The Committee will examine the new recommendations and proposals in the European Commission’s Communication that seek to introduce mechanisms to improve and foster greater coordination and convergence in EMU and wish to identify the potential positive and negative impacts to the UK. At the same time, the Committee will explore how EMU can be completed over the long term to meet global challenges and lead to economic prosperity for all EU Member States through the economic, budgetary and financial frameworks. The initiatives the Commission has identified will be directly and indirectly relevant to the UK and this inquiry therefore seeks to:
The Committee will be interested to examine the impact of these issues on the non-euro area Member States, particularly the UK including the City of London.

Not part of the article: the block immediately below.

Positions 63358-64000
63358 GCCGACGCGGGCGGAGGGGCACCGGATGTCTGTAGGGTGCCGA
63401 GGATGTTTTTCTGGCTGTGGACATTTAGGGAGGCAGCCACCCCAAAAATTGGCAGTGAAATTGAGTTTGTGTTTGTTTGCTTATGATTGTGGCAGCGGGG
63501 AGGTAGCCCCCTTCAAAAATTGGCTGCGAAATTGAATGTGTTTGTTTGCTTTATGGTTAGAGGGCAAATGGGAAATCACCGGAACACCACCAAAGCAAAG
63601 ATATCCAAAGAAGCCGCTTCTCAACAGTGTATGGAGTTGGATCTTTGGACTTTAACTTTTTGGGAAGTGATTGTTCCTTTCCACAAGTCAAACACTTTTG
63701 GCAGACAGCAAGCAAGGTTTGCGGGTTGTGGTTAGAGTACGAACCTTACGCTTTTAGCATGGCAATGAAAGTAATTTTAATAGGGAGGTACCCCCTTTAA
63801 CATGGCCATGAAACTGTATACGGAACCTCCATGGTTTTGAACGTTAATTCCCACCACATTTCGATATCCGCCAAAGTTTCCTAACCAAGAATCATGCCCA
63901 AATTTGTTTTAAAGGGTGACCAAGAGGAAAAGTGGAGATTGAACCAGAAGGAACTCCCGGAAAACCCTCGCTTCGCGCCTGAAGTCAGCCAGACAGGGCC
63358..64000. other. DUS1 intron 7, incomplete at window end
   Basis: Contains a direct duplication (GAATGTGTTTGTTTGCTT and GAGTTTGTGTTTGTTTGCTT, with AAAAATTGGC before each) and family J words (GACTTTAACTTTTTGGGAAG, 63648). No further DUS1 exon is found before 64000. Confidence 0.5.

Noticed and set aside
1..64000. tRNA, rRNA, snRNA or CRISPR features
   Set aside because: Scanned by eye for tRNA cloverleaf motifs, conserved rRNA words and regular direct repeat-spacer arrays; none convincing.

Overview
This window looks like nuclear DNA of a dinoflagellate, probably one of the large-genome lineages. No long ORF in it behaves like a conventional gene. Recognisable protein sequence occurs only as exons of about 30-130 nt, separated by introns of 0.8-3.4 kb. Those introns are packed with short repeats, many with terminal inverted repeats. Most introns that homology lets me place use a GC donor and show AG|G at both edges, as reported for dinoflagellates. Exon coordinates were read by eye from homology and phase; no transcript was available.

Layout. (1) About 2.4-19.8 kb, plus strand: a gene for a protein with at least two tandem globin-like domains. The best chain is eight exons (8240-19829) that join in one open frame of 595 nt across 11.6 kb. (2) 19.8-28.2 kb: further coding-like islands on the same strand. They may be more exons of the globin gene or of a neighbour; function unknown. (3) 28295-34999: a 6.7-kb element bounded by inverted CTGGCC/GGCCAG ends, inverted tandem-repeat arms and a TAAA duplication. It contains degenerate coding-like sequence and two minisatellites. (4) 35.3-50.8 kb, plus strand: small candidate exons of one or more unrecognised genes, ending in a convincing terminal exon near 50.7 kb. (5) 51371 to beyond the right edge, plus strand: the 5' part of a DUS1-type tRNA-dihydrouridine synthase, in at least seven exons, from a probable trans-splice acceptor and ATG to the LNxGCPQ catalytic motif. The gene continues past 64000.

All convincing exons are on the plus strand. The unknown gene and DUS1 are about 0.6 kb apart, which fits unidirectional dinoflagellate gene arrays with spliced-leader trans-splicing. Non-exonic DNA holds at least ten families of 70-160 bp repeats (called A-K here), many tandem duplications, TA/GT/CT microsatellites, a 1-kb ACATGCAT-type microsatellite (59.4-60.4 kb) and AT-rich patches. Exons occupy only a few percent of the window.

The Committee seeks evidence on the following questions in particular.
1. Is economic and fiscal policy coordination and surveillance working effectively in the European Union, both for euro area Member States and non-euro Member States? Is greater ‘structural convergence’ necessary to build a resilient and smooth-functioning EMU?
2. What is your assessment of the European Semester? What can be done to strengthen the implementation of Country Specific Recommendations and boost national ownership of reforms? Should the Macroeconomic Imbalance Procedure be given greater importance?
3. What are the merits of the recommendation by the European Commission to introduce a euro area system of National Competitiveness Boards? How should non-euro area Member States participate in plans to enhance policy coordination and surveillance of competitiveness developments across the wider EU?
4. How should the European Commission reduce complexity and increase transparency of fiscal rules and the application of them? To what extent does the Stability and Growth Pact achieve a balance with respect to creating flexibility and maintaining credibility?